Google Play Apps With Over 4.3 Million Downloads Stole Pics, Pushed Porn Ads
Saturday February 2, 2019. 02:30 AM , from Slashdot
Google has banned dozens of Android apps downloaded millions of times from the official Play Store after researchers discovered they were being used to display phishing and scam ads or perform other malicious acts. Ars Technica reports: A blog post published by security firm Trend Micro listed 29 camera- or photo-related apps, with the top 11 of them fetching 100,000 to 1 million downloads each. One crop of apps caused browsers to display full-screen ads when users unlocked their devices. Clicking the pop-up ads in some cases caused a paid online pornography player to be downloaded, although it was incapable of playing content. The apps were carefully designed to conceal their malicious capabilities. The apps also hid their icons from the Android app list. That made it hard for users to uninstall the apps, since there was no icon to drag and delete. The apps also used compression archives known as packers to make it harder for researchers -- or presumably, tools Google might use to weed out malicious apps -- from analyzing the wares.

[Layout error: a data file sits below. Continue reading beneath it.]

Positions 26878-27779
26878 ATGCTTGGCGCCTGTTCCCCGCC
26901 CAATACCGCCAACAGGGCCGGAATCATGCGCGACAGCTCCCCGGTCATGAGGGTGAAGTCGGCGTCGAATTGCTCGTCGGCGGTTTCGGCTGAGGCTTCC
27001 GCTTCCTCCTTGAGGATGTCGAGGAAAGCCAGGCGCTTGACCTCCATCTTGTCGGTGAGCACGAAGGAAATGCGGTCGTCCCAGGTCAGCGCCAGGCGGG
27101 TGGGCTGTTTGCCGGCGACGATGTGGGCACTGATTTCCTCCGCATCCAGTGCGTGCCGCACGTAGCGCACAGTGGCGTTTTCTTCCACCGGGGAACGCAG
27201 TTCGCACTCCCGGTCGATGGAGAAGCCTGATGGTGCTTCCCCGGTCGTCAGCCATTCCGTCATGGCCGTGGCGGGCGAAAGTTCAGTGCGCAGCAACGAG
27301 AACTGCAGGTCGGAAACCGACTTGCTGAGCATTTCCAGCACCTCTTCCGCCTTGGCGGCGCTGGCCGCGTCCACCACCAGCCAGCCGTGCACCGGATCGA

Trend Micro researchers discovered another batch of apps that falsely promised to allow users to 'beautify' their pictures by uploading them to a designated server. Instead of delivering an edited photo, however, the server provided a picture with a fake update prompt in nine different languages. The apps made it possible for the developers to collect the uploaded photos, possibly for use in fake profile pics or for other malicious purposes. The developers took pains to prevent users from detecting what was happening. 'The remote server used by these apps is encoded with BASE64 twice in the code,' Wu wrote. 'In addition, several of these apps can also hide themselves via the same hidden technique mentioned above.'
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